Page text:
Where beauty lives: the ‘piano nobile’ or main floor of Fondazione Rovati


Design, Antonella Galli, Fondazione Luigi Rovati,

An exemplary case of co-penetration of domestic space, furnishings, coverings, objects and artworks: the main floor of Fondazione Luigi Rovati in Milan is now a museum, in which every single element – from the woodwork to the chimneys, from the windows to the niches in the walls – has an osmotic relationship with the art on display, ancient, modern and contemporary.

Where beauty lives: the ‘piano nobile’ or main floor of Fondazione Rovati

In the beginning it was a sumptuous home: the residence of the Prince of Piombino, built in 1871 in Corso Venezia, showcase of the nobility of Milan. Not many years later, in 1888, the Bocconi family, an emblem of the new enterprising middle class, took over the home; in 1958, in the midst of Italy’s economic and cultural boom years, it was purchased by the Rizzoli family. The history of the palace at number 52 Corso Venezia comes down to us via the Rovati family, who purchased it from the Rizzolis in 2015 to provide a home for Fondazione Luigi Rovati, a cultural centre and museum that finally opened to the public in September. The history of the building explains why the Rovati family did not treat the palace a mere container, however spectacular, for their foundation’s cultural events, but as a living part of them. The building is itself an all-encompassing total work of art, in which spaces that were originally functional now provide a home for beauty to dwell in. In this spirit, the “piano nobile” or main floor, open to visitors along with the new underground museum, now houses the collections of the Rovati family, as well as artworks on loan and temporary installations, in close dialogue with the décor of the building: the floors, woodwork, fireplaces, mirrors, windows, niches, shelving and corridors.

Mario Cucinella is the architect who planned the overall restoration of the palace and its new installations. The heart of the Etruscan collection is kept underground, with contemporary art on the building’s main floor. In these halls the boundary between ancient and modern, between past and present, is very labile; there is a constant flow built around assonances of colour, shape, and cross-references among artworks, spaces and objects. “The various different components of the installation estalish a narrative continuum in a dialogue of contrasts and similarities between the ancient and the contemporary,” explains Giovanna Forlanelli, daughter-in-law of the late Luigi Rovati and Chair of the foundation, “providing specific stimuli for visitors, who enjoy the architectural spaces themselves as an emotional experience, in addition to the artefacts and artworks on display. The architecture, with its continually changing forms, lights and colours, is not just a container, but a part of the museum itself”.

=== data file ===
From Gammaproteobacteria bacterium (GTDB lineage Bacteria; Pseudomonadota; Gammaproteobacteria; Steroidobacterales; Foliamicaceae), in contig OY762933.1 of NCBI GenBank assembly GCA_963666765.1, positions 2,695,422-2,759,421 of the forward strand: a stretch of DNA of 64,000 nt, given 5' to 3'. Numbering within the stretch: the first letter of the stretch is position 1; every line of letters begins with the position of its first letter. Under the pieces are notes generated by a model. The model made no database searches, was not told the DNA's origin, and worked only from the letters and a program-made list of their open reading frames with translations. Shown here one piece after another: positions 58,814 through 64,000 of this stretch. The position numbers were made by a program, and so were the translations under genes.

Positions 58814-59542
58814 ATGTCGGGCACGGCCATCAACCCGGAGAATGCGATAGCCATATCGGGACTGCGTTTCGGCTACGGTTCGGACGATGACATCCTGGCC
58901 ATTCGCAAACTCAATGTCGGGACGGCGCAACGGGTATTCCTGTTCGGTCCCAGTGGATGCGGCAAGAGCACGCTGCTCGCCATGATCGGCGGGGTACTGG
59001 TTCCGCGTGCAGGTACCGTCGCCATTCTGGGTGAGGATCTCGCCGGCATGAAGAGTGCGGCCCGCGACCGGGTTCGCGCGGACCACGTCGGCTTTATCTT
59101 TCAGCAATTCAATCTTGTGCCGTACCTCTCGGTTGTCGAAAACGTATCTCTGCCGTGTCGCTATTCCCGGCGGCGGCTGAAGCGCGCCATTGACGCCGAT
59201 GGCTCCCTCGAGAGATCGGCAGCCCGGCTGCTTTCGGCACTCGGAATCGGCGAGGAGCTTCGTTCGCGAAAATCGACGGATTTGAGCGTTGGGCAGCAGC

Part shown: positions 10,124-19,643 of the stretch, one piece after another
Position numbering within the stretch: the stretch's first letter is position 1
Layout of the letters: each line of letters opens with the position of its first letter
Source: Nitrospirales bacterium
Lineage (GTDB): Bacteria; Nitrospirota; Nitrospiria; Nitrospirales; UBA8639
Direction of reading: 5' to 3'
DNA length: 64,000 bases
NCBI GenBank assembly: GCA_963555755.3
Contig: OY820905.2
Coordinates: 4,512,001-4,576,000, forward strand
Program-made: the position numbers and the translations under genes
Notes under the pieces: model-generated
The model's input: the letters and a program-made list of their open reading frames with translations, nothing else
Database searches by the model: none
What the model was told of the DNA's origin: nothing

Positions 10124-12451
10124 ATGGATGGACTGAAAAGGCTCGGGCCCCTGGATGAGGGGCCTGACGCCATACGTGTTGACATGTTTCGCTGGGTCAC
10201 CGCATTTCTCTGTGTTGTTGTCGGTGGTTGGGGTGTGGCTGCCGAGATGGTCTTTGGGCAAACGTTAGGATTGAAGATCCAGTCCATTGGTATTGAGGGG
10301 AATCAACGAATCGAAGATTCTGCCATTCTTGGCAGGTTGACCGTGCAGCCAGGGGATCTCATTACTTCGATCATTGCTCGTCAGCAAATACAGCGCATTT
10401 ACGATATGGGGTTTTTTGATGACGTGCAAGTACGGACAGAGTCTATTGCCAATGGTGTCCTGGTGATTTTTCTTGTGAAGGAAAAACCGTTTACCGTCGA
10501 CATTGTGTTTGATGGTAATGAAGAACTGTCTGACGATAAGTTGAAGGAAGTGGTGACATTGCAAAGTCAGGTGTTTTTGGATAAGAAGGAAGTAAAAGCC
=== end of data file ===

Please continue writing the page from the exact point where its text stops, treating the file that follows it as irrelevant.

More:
Woodwork and textiles, mirrors and fireplaces have been philologically restored to their original condition, while respecting the interior design project by Filippo Perego in the sixties. Each room has its own leitmotif: the room with greenish-blue woodwork and display cases full of Etruscan bucchero ceramics is dominated by Andy Warhol’s ‘The Etruscan Scene: Female Ritual Dance’ (1985), in which the artist reproduces the figures of the dancers painted on the walls of the Lioness Tomb in Tarquinia against a pale green background. In the Hall of Weaponry, the thorny branches of a rose plant sculpted in wood by designer and artist Marianna Kennedy intertwine on the mirror over the mantlepiece. Francesco Simeti created tapestries for the central corridor featuring highly detailed imaginary figures, multiplied and reflected in the eighteenth-century mirrors. The big hall with fuchsia woodwork features the light-hearted fantasy paintings of Luigi Ontani, in a silent dialogue with ancient statues of various different origins in the centre of the room, on a curved table designed by Cucinella himself. The Baroque entrance hall features a Lanterne à quatre lumières by sculptor and designer Diego Giacometti, brother to Alberto.

Lastly, the White Space is a hall with white walls and a classic parquet floor for housing temporary exhibitions. Until the end of November it will be showcasing ‘La vulnerabilità delle cose preziose’ (“The vulnerability of precious things”), an installation featuring two works by Sabrina Mezzaqui. In the centre of the hall, a small desk forms the heart of ‘Autobiografia del rosso’ (“Autobiography of red”), a work consisting of 33 books (diaries, memoirs and autobiographies) which the artist has selected from her own library, bound and decorated with red paper. The books lie open, with passages underlined in red: reflections on life that the artist shares with visitors. Testifying to how beauty can be found in everyday things, in the most ordinary of objects, such as books lying on a table in an ordinary room.

Antonella Galli

Captions and photo credits
All images courtesy of Fondazione Luigi Rovati.
Photo credits Giovanni De Sandre, apart from images 06 and 15

Fondazione Luigi Rovati, Milan; installation on the main floor.
01 and 14 Warhol Room
02, 10 and 11 Ontani Room
03 Kennedy Room
04 Giovanna Forlanelli, Chair of Fondazione Luigi Rovati, in the Ontani Room
05 Entrance to the main floor with the suspension lamp by Diego Giacometti
06 and 15 White Space, Sabrina Mezzaqui, Autobiografia del rosso (“Autobiography of red”)
07-09 Simeti Gallery
12 and 13 Paolini Room
16 and 17 White Space, Sabrina Mezzaqui, Groviglio